26. Furthermore, the EDPS wonders to which extent the current legal framework entrusts Europol - especially without changing its legal basis pursuant to the ordinary procedure established by the Lisbon Treaty - with the tasks and powers to make an administrative request coming from a third country "binding" (Article 4.5) on a private company, which will thus become "authorized and required" to provide data to that third country. In this context it is useful to note that it is under the present state of EU law not evident whether a decision of Europol vis-à-vis a private company would be subject to judicial control by the European Court of Justice."

The report also criticises some aspects of the personal rights under the agreement when it comes to the correction/deletion of information. (As it's already turning into a long post, I'll let you read it [paragraphs 28-33], but it raises questions over the ability of people to exercise these rights). The EDPS also urges the inclusion of a sunset clause in the agreement to help encourage sustained work towards improving data protection under its provisions.

Overall the report echoes the concerns of the critical EP voices, while welcoming the changes make since SWIFT I. How much of an impact will it have in the Council? It's hard to tell how wedded the Member States are to the agreement, though it's interesting to note that the report mentions that the German Constitutional Court (Bundesverfassungsgericht) considers the retention of data over 6 months to be excessive, so it is possible that some Member States could share worries over the diminution of privacy rights of their citizens. What will be the extent of any agreed amendments be? Hopefully these clear calls will have a positive impact.

Monday, 28 June 2010

Conclusive proof that Van Rompuy is now too powerful

I've just read conclusive proof that Van Rompuy has become so powerful that he has eclipsed the rotating presidency of the Council via Open Europe: apparently, neither he or Barroso thanked the Spanish presidency for its work during the last European Council meeting.

"Those who worried that the Lisbon Treaty and the creation of a permanent EU president would sideline the rotating presidency held by national governments have been proved right. Spanish Daily El Mundo notes that during a speech in the European Parliament yesterday, neither President Herman Van Rompuy, nor President Barroso mentioned or thanked Spain’s EU Presidency for its role in last week’s European Council summit. It seems that even the fact that Van Rompuy sat next to Spaniard Diego Lopez Garrido..., the secretary of state for the EU, failed to remind the officials of Spain’s role. Barroso managed to find the time, however, to thank Catherine Ashton, the Parliament, the Commission, and the Council."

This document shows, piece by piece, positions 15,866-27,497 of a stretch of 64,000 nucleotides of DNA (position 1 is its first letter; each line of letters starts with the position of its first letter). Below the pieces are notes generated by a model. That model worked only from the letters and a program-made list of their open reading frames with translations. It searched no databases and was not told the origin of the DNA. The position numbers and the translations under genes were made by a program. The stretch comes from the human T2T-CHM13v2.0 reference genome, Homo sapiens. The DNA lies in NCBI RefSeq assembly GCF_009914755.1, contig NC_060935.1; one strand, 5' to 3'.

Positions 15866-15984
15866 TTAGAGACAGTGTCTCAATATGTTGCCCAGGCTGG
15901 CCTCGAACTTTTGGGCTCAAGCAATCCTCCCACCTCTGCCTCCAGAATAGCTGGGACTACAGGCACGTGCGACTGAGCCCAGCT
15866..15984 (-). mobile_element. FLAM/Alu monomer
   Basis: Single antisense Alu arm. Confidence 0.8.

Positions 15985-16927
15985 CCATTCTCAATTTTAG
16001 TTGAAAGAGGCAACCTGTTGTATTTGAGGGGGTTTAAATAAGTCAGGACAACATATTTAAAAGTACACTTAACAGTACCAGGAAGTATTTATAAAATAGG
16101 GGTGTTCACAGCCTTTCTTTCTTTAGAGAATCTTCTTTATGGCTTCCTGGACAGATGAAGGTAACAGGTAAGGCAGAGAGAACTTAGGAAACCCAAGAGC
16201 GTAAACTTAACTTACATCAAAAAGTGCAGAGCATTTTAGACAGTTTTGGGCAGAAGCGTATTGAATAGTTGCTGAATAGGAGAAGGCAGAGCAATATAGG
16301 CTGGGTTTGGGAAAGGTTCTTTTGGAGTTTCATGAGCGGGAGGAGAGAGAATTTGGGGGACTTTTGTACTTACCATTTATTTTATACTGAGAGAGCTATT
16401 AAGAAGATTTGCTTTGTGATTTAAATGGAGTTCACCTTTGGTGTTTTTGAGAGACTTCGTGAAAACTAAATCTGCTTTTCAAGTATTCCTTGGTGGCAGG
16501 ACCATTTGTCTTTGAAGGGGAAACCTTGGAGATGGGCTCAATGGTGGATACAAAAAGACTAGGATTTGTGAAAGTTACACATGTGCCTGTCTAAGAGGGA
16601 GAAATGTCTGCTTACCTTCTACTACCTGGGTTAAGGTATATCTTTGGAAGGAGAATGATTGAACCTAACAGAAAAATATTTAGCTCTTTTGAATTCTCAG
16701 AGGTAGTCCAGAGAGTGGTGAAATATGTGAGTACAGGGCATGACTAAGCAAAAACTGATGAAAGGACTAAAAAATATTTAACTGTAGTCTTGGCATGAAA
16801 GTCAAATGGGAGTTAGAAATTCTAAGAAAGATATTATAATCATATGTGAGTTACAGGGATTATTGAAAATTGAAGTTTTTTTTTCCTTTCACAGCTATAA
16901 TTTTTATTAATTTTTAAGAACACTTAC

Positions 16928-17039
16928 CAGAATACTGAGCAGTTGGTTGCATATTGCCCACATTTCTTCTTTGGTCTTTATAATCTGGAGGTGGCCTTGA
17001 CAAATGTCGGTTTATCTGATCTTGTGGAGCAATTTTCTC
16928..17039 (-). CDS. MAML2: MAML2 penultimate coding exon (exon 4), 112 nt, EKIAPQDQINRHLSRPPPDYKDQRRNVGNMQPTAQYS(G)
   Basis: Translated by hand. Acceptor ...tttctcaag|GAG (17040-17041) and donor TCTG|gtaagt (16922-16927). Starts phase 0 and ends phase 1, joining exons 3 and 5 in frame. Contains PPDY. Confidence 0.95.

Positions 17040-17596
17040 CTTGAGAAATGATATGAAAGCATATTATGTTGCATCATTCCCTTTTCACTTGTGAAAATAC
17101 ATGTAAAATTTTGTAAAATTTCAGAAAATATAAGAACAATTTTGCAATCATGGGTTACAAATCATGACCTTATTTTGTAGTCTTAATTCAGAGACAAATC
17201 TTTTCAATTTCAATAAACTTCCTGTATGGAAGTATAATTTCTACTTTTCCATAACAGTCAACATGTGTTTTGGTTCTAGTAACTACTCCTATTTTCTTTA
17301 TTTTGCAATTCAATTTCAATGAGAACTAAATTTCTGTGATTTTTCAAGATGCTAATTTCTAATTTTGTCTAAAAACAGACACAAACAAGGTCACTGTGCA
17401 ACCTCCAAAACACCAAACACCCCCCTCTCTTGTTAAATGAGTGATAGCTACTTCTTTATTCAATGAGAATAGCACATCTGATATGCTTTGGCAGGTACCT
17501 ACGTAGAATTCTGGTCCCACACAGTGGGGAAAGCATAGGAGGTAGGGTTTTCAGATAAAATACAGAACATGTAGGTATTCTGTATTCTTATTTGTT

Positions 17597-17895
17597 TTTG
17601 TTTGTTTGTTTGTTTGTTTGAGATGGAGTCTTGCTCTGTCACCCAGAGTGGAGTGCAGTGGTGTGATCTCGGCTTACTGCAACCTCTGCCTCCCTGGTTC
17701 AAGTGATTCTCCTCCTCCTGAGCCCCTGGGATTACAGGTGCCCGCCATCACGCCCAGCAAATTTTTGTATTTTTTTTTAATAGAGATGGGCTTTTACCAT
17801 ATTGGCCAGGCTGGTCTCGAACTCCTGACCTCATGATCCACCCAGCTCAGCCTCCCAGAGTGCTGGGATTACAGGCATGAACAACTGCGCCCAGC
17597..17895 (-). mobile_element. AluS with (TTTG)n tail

Oh noes!

Obviously, this is an attempt to avoid embarrassing discussion about Spain, or something similarly nefarious or insulting to the pride of member states:

"The incident could be part of a larger EU effort to avoid any discussion of Spain, hoping people will forget it may be the next eurozone domino to fall. Or perhaps it demonstrates that the Brussels elite have little time for national governments..."

Or it could be a mistake or omission.

The short article seems to be very lazy and over-sensitive and it's a wonder that anyone took the time to write anything on it at all without anything more substantial. What substantive evidence is there that Van Rompuy is becoming over-powerful versus the rotating presidency? It's hard to measure this because the argument is neither defined nor backed up. Those who feared that the permanent presidency would sideline the rotating one? The aim of the permanent post was to give greater continuity and voice to the European Council, so how should we examine the "fear" that Open Europe had and the reality? If the rotating presidency went on as before, then Open Europe and others would (justifiably) be shouting that the permanent post was unnecessary and costly. If it does fulfil its role, then it would necessarily be more prominent than the rotating presidency, so where do you draw the line and say that the permanent post has infringed on the role of the rotating one?

So far, there have been no reports of Van Rompuy chairing Council formation meetings - despite all the European Council meetings to address the economic crisis and the eurozone crisis, I haven't heard anything about Van Rompuy chairing the Ecofin Council formation, which is the meeting of EU finance ministers. Van Rompuy has proposed chairing an economic task force, and other reforms to deal with the crisis, though this seems to me to be over-shadowing Barroso and the Commission. After all, the member states have not shied away from giving their own two eurocents on what reforms are needed (France and Germany unsurprisingly being the most vocal). Perhaps what holds Spain back in being vocal here is its own domestic crisis - in which case the question is, "if a permanent presidency can keep things going politically, and not just administratively, is that not a good thing to have?"

Again, it should be pointed out that neither Van Rompuy nor the Spanish rotating presidency could get these things done without the consent of the European Council/Council. Which consists of the member states. The member states are not co-opted or bullied by presidents into doing things; negotiation between them is the key aspect here.

Given that Madrid has ensured that there have been EU meetings held in Spain and not all in Brussels, and the willingness to promote its leadership role domestically and abroad (mostly to the detriment of the High Representative Aston), I don't think that the rotating presidency is dead or meaningless yet.